What happens during a heart attack
Lowering your cholesterol is an important step in preventing a heart attack. Here are some fairly simple things you can do to lower your cholesterol:
Eat the recommended 5 servings of fruits and vegetables in place of the more processed snacks. Fruits and vegetables are fat free. Another idea is to add wheat germ, wheat bran, or oat bran to foods. This will increase the fiber. Increased fiber in the diet decreases cholesterol levels. Wheat germ will fit into spaghetti sauce, meat loaf (ground turkey, of course), salads, mashed potatoes, applesauce, yogurt and whatever else you can think of. Apple pectin or guar gum, usually found in health food stores, also lowers cholesterol levels, as does garlic. (One clove of garlic daily or 900mg of garlic oil in capsules is the recommended amount for this purpose.)
Buy whole grain products instead of their white flour counterparts. This means whole grain breads, not white breads, whole grain pasta, not regular, and whole wheat rolls instead of white. The reason for eating whole grain products is that they take longer to digest, so you won’t feel hungry for a while and they aren’t converted to simple sugars as quickly as their white flour counterparts, so they won’t raise triglyceride levels as much. They also have more fiber, which as we know reduces cholesterol.
Exercise – Lowering your cholesterol also requires some exercise to keep the foods from being stored as fat. Consult with your health care practitioner and possibly a trainer to determine where and how to start. Long-term exercisers experience more cardiovascular benefits than short-term exercisers when it comes to fighting arteriosclerosis or hardening of the arteries.
Quit smoking! If you have high cholesterol, smoking can be a leading contributor. Quitting smoking will lower your cholesterol level and help to reduce your risk of heart attack and other heart diseases.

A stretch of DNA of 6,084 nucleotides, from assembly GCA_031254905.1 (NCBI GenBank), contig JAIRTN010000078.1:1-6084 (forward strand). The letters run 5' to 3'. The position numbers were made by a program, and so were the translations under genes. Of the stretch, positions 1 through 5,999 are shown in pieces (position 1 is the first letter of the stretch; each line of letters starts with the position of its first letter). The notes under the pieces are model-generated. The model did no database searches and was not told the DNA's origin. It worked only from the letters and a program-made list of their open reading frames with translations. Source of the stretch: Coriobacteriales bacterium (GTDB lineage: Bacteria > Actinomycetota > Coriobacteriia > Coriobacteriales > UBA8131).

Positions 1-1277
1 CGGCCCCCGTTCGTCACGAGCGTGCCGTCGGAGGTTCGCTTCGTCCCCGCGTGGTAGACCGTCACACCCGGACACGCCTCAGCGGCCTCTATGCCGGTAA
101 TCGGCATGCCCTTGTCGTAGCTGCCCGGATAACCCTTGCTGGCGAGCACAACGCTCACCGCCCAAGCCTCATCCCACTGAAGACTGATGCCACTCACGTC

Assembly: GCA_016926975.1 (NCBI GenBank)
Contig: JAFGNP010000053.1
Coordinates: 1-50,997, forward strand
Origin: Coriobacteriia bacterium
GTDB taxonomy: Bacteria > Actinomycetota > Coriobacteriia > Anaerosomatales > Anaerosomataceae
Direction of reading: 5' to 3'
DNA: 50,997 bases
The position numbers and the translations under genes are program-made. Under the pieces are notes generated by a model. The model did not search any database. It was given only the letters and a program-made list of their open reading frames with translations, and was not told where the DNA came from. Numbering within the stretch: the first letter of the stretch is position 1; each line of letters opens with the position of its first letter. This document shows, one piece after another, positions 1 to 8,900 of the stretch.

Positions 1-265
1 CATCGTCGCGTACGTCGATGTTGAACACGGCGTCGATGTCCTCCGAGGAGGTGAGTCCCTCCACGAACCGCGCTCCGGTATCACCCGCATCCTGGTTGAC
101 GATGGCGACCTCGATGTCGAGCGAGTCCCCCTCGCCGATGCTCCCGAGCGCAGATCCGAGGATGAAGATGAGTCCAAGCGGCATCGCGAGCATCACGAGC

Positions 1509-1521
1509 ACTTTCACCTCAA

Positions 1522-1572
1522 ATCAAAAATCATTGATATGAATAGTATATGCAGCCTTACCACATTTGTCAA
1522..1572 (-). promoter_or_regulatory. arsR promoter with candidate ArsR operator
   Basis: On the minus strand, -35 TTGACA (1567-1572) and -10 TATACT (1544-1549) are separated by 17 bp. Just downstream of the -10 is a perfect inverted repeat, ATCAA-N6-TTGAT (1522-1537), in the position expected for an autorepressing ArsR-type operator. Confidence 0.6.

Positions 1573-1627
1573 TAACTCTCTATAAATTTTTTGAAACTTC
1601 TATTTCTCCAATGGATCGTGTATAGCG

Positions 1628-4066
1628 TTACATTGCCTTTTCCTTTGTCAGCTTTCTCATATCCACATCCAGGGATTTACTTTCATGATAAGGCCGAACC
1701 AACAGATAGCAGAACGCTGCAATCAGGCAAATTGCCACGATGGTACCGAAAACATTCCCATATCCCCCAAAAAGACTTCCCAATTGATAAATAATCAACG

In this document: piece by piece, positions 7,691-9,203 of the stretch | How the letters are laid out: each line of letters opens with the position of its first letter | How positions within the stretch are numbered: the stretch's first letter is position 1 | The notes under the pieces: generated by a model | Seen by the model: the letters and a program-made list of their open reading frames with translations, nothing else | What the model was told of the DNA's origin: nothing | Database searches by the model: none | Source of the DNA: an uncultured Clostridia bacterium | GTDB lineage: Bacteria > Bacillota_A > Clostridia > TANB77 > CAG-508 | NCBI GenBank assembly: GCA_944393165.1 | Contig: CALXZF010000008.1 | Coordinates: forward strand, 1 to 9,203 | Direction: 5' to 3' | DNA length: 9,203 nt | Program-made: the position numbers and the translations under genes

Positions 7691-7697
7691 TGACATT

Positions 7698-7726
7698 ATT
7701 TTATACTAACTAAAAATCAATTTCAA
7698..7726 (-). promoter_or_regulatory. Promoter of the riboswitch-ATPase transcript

Lose weight – this will be achieved by the following the diet changes above and incorporating exercise into you routine.
The next step in heart attack prevention is to Lower Your Blood Pressure:
Drinking enough water is one of the best safe guards against high blood pressure. It keeps blood flowing freely and veins & arteries supple and open. Take ½ your body weight in ounces every day. Say you weigh 160 lbs. Half of that is 80, so you would need 80 ounces of water per day.
It’s very important to drink water at bedtime because heart attacks often occur in the morning when we are dehydrated and our blood is thicker than during the day. If you have dark urine when you wake up, it’s a signal that your body is dehydrated.
Lose Weight: When your weight increases, your blood pressure rises. Being overweight can make you two to six times more likely to have high blood pressure. Even losing a small amount of weight can make a big difference in prevention of high blood pressure.
Choose foods low in salt: Everyone should eat no more than about 2,000 milligrams of sodium a day- that’s about 1 teaspoon of table salt! Americans eat 4,000 to 6,000 milligrams of sodium a day, so most people need to cut back on salt and sodium.
Take Supplements to Nourish and Protect Your heart
Potassium – Regulates the water balance within the body and its cells. It also helps govern the body’s acid balance and the electrical charge within the cells. It is essential to the healthy functioning of the brain, heart, muscles, and kidneys.
Calcium – A new study has found that women who took calcium citrate supplements lowered their cholesterol levels. According to the researchers, calcium citrate has a positive effect on heart health.
Magnesium – Every cell in the body needs magnesium. It helps keep muscles strong and nerves alert. And daily magnesium supplements can help an ailing heart.
Fish oils – Populations with high consumptions of oily fish have a lower incidence of heart disease. There is also evidence that fish oil helps prevent arteriosclerosis, lowers blood pressure, reduces triglyceride levels, and are highly protective against both fatal and non-fatal heart attacks. Fish oils also have anti arrhythmic effects and help prevent blood clotting.
Co Enzyme Q10 – Co Enzyme Q10 strengthens the heart, and has enabled 43% of patients with different forms of heart disease to discontinue some of their medications after about 4 months.
There is evidence that a vegetarian diet , with low levels of cholesterol and fat, can reverse heart disease. A vegetarian diet is sometimes recommended to persons who have had a heart attack.
Pet Your Pet!
In a study of patients with heart disease, pet ownership made a huge difference in survival regardless of how bad the heart disease or the type of pet. Studies indicate watching fish in an aquarium or petting a dog or a cat can lower blood pressure, even among healthy people.
Remember- your mind and heart are made up of what you think, and your body is made up of what you eat. Take control of your health!